Perhaps I should have known better, but I was fairly stunned to learn that Republican Rodney Thomas had defeated incumbent supervisor, Democrat David Slutzky, in Albemarle’s Rio District yesterday. As I write this, I presume Slutzky is over at the county building chairing today’s Board meeting, and no doubt nursing wounds that smart pretty good.
I’m sorry to see him go. One could argue with his style—and plenty have—but in my admittedly limited experience with Slutzky, I found him to be truly interested and curious about the ongoing question of managing growth and development so as to preserve the county’s rural areas.
It’s easy to say that we shouldn’t throw up houses and Starbucks all over the place, and almost everyone does say it. But a growing population and a general pressure to grow the local economy are constantly pushing back on any official who has made promises about protecting rolling vistas and dark night skies. To actually make preservation happen, Slutzky was willing to wade into deep policy waters.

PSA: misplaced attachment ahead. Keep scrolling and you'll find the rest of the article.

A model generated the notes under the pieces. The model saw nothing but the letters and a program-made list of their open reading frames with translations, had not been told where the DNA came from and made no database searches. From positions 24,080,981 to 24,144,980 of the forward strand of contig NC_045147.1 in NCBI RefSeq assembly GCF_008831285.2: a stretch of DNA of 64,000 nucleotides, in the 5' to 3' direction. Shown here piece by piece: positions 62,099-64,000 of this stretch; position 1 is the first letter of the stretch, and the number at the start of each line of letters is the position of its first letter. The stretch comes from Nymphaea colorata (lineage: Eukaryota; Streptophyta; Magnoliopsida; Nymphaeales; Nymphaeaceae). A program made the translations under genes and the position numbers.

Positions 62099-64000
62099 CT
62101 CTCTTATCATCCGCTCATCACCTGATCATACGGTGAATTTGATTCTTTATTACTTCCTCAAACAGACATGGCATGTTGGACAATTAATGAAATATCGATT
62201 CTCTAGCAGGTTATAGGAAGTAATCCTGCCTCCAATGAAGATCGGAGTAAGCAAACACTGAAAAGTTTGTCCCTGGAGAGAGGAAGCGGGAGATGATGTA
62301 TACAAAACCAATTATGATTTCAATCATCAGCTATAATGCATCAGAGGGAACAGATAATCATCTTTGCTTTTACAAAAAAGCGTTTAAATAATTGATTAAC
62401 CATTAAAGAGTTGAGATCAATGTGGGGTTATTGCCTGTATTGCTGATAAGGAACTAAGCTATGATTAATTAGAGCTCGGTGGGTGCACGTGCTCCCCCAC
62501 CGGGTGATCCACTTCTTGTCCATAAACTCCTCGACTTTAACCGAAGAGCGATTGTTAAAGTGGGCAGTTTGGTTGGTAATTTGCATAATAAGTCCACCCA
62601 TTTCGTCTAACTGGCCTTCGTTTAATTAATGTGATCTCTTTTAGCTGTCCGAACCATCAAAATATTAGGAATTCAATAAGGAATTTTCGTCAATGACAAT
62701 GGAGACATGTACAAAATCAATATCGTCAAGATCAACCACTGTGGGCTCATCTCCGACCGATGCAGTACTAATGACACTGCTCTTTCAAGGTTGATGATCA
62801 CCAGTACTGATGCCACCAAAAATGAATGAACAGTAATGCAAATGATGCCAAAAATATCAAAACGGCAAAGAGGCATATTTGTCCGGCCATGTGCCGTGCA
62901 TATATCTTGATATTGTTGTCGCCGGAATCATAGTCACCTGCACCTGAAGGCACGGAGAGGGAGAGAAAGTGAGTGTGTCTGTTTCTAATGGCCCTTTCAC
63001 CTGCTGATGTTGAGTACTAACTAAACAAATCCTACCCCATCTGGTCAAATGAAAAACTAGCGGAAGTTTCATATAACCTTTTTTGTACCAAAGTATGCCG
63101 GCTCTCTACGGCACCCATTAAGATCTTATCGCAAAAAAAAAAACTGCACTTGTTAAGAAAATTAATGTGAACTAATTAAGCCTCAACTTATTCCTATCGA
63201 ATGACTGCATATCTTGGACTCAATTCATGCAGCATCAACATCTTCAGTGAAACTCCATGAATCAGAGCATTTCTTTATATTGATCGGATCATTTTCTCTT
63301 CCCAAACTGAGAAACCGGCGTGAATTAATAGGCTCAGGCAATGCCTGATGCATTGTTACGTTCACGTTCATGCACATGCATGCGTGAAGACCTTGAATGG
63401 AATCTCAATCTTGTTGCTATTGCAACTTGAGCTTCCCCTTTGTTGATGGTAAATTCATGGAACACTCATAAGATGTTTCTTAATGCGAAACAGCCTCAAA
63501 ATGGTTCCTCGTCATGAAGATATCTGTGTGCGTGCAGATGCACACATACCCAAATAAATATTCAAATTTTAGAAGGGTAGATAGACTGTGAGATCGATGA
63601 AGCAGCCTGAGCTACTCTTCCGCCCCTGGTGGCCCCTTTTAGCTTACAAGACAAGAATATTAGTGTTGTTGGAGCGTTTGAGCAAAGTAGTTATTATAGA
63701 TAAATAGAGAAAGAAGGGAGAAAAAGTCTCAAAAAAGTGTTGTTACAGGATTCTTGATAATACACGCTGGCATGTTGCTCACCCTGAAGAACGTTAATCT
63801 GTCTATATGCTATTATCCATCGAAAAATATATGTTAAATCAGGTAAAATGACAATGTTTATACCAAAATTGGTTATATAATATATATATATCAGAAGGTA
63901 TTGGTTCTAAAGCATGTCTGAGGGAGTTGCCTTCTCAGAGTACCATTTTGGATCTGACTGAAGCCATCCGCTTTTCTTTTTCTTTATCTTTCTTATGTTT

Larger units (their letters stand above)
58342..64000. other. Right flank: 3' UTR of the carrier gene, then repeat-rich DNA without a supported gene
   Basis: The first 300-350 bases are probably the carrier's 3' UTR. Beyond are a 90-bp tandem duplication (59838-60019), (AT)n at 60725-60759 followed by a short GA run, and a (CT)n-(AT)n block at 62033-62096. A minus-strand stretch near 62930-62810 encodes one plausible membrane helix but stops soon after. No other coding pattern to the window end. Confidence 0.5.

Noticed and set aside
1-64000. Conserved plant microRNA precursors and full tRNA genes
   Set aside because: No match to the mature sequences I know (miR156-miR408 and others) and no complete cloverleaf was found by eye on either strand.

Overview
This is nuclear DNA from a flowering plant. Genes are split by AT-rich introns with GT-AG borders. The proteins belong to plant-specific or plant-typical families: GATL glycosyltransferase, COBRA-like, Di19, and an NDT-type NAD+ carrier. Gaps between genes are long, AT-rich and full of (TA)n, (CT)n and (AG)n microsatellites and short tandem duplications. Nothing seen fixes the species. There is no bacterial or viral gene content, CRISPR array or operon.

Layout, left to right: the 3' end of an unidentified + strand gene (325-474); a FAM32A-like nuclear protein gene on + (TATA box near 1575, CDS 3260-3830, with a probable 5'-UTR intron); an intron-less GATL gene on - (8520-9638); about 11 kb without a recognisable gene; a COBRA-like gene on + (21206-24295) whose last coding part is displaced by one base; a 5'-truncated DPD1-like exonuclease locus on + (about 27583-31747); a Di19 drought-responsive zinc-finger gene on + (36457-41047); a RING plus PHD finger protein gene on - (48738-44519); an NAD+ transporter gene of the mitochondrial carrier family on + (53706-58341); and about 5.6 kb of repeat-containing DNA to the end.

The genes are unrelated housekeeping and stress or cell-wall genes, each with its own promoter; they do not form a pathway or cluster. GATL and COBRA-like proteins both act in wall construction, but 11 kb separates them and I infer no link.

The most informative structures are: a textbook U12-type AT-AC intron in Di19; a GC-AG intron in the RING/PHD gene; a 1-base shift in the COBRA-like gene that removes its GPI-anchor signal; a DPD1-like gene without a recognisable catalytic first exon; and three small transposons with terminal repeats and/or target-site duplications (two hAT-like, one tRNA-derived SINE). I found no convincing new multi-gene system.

Example: When I wrote in September about new stormwater runoff regulations at the state level, I spoke with Slutzky because he had submitted comments (as a private citizen) to the Department of Conservation and Recreation. My story explains Slutzky’s concerns about the regs, but I didn’t have room to include the fact that he had connected with Governor Kaine and the Secretary of Natural Resources to talk about the issue. "It was wonderful," he told me. "We really talked through these issues in a very comprehensive way." DCR also invited Slutzky to a couple of larger stakeholders’ meetings to hammer out changes to the proposed regs in response to public comments.
We’re talking here about pretty arcane policy, but Slutzky’s command of the issues and enthusiasm for the conversation impressed me. He was thinking about how master planning in Albemarle would mesh with state law, and was getting heard by the people who could do something about it. This is not the kind of work that gets directly noticed or rewarded by most voters, and I respect it.
Anybody want to weigh in? What do you think Slutzky’s defeat means for green issues in the county?